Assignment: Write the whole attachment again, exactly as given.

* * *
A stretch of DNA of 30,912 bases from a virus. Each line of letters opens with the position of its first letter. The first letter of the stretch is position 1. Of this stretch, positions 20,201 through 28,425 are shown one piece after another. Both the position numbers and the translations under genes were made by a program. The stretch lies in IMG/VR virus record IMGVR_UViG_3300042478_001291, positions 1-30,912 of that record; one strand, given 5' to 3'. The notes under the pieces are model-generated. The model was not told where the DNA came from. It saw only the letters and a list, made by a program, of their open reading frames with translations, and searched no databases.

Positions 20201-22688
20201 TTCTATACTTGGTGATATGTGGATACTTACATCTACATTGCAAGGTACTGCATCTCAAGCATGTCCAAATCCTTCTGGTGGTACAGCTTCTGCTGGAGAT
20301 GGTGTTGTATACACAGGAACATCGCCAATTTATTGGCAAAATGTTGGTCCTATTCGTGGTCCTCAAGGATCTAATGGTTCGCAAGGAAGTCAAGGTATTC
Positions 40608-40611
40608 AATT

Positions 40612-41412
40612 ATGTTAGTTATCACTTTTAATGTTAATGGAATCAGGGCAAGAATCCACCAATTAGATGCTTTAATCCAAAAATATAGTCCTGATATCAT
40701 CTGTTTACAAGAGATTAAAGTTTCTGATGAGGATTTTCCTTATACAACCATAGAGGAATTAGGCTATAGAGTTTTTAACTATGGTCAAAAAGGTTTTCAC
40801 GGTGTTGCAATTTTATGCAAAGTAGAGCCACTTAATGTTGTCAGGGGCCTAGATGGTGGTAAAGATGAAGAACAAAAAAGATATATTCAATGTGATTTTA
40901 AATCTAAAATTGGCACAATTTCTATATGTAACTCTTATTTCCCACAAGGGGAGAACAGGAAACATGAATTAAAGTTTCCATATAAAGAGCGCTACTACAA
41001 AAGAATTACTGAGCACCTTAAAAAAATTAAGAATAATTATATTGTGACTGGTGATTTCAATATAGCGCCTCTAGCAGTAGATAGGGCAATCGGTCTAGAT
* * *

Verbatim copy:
A stretch of DNA of 30,912 bases from a virus. Each line of letters opens with the position of its first letter. The first letter of the stretch is position 1. Of this stretch, positions 20,201 through 28,425 are shown one piece after another. Both the position numbers and the translations under genes were made by a program. The stretch lies in IMG/VR virus record IMGVR_UViG_3300042478_001291, positions 1-30,912 of that record; one strand, given 5' to 3'. The notes under the pieces are model-generated. The model was not told where the DNA came from. It saw only the letters and a list, made by a program, of their open reading frames with translations, and searched no databases.

Positions 20201-22688
20201 TTCTATACTTGGTGATATGTGGATACTTACATCTACATTGCAAGGTACTGCATCTCAAGCATGTCCAAATCCTTCTGGTGGTACAGCTTCTGCTGGAGAT
20301 GGTGTTGTATACACAGGAACATCGCCAATTTATTGGCAAAATGTTGGTCCTATTCGTGGTCCTCAAGGATCTAATGGTTCGCAAGGAAGTCAAGGTATTC
Positions 40608-40611
40608 AATT

Positions 40612-41412
40612 ATGTTAGTTATCACTTTTAATGTTAATGGAATCAGGGCAAGAATCCACCAATTAGATGCTTTAATCCAAAAATATAGTCCTGATATCAT
40701 CTGTTTACAAGAGATTAAAGTTTCTGATGAGGATTTTCCTTATACAACCATAGAGGAATTAGGCTATAGAGTTTTTAACTATGGTCAAAAAGGTTTTCAC
40801 GGTGTTGCAATTTTATGCAAAGTAGAGCCACTTAATGTTGTCAGGGGCCTAGATGGTGGTAAAGATGAAGAACAAAAAAGATATATTCAATGTGATTTTA
40901 AATCTAAAATTGGCACAATTTCTATATGTAACTCTTATTTCCCACAAGGGGAGAACAGGAAACATGAATTAAAGTTTCCATATAAAGAGCGCTACTACAA
41001 AAGAATTACTGAGCACCTTAAAAAAATTAAGAATAATTATATTGTGACTGGTGATTTCAATATAGCGCCTCTAGCAGTAGATAGGGCAATCGGTCTAGAT